- Sirotkin to begin Sauber program on Tuesday
- 'Very high' stakes as Ricciardo eyes Red Bull – Tost
- Williams expects Symonds impact to be 'immediate'
- Cooling to pose biggest challenge in 2014 New
- Marko tips Merc to favor Hamilton for title New
- Alonso would spell 'trouble' for Red Bull – Lauda New
Sirotkin to begin Sauber program on Tuesday
(GMM) Sergey Sirotkin's preparation for his 2014 formula one debut remains on track.
That is the message not only from the struggling Swiss team, but also the Sirotkin camp, following reports Sauber's Russian rescue deal could collapse.
Sauber responded angrily to media reports earlier this week, insisting the collaboration with Russian partners is in fact "progressing well".
"The contract with Sergey Sirotkin is in place," the Hinwil based team said.
Now, Russian media reports quote the 17-year-old driver's press service as saying Sirotkin will travel to Switzerland next week to "begin the training program for him to be the (Sauber) team driver in 2014".
"During the visit," Sirotkin's management added, "scheduled for 20-22 August, Sergey will become acquainted with team staff, technical equipment and the Sauber formula one car."
Sauber confirmed that Sirotkin's preparatory program will indeed begin "next week following the end of the customary holiday period".
'Very high' stakes as Ricciardo eyes Red Bull – Tost
(GMM) The stakes are higher than ever as Daniel Ricciardo prepares to step up from Toro Rosso to Red Bull Racing in 2014.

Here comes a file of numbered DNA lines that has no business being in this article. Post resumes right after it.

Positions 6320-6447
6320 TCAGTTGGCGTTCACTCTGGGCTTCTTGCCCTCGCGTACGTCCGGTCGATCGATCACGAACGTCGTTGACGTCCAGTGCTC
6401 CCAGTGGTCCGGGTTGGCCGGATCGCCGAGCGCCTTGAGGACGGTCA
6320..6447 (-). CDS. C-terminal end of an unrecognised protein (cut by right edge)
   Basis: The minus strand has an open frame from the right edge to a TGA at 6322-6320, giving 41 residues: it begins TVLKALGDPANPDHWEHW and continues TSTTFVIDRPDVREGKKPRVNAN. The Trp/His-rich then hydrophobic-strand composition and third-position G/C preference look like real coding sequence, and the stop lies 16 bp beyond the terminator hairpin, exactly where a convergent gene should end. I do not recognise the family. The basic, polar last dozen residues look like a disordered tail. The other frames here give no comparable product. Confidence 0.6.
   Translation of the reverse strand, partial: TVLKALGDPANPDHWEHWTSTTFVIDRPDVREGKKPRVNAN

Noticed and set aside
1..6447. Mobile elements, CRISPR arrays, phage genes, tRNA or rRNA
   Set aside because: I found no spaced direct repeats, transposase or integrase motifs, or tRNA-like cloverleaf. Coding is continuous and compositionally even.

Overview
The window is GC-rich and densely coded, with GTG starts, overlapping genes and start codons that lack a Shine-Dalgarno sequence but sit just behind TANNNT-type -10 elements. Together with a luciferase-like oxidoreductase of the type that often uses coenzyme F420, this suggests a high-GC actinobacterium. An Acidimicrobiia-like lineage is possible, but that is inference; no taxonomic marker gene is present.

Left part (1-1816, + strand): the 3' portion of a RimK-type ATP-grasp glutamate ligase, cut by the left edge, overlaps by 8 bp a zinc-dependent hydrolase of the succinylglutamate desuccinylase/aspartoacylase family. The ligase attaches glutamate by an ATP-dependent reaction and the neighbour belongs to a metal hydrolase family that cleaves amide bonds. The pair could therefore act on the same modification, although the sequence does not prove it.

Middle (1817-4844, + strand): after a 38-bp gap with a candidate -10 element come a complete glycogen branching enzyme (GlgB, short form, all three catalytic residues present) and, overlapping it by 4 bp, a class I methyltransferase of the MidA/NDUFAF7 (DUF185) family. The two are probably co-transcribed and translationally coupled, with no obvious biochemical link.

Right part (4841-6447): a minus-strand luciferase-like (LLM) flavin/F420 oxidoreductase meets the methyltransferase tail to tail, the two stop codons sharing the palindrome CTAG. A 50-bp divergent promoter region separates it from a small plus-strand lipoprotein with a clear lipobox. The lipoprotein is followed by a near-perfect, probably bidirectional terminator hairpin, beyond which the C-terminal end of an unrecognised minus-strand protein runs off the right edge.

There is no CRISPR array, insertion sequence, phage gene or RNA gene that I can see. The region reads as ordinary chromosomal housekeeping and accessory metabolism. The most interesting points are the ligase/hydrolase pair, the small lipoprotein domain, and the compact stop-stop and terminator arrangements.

That is the warning of Red Bull junior team Toro Rosso's boss Franz Tost, as the world championship-leading squad chooses between Australian Ricciardo, Kimi Raikkonen or perhaps even Fernando Alonso for the 2014 vacancy.
If Ricciardo, 23, gets the nod, he will be the first Toro Rosso driver to step up to the main Milton Keynes-based team since Vettel in 2008.
But Tost insists the pressure on Ricciardo will be higher than it was for the then 21-year-old Vettel.
"It (2008) was a completely different time," the Austrian, who has argued Ricciardo should stay at Toro Rosso for one more season, is quoted by Brazil's Totalrace.
"At that time, Vettel went to a team that was still under construction. Yet today, if he goes to Red Bull, Daniel goes straight to the champion team.
"The level is very high. We are preparing him in the best way possible but, ultimately, it is up to the driver to deal with it and prove he is capable."
Another difference between 2008 and 2013 is that, while the fresh-faced rookie Vettel arrived at Red Bull to be Webber's teammate, Ricciardo will be facing off against potentially a reigning quadruple world champion.
"You need to have discipline to fight Sebastian Vettel," said Tost, "who is a world champion, and we cannot forget that.
"The level is very high."
Williams expects Symonds impact to be 'immediate'
(GMM) Williams is expecting the imminent arrival of well-known technical figure Pat Symonds to have "an immediate impact" on the struggling team.
Amid the Oxfordshire based team's dire form in 2013, Williams announced a month ago that, as technical director Mike Coughlan departs, fellow Briton Symonds is arriving from backmarker Marussia to be chief technical officer.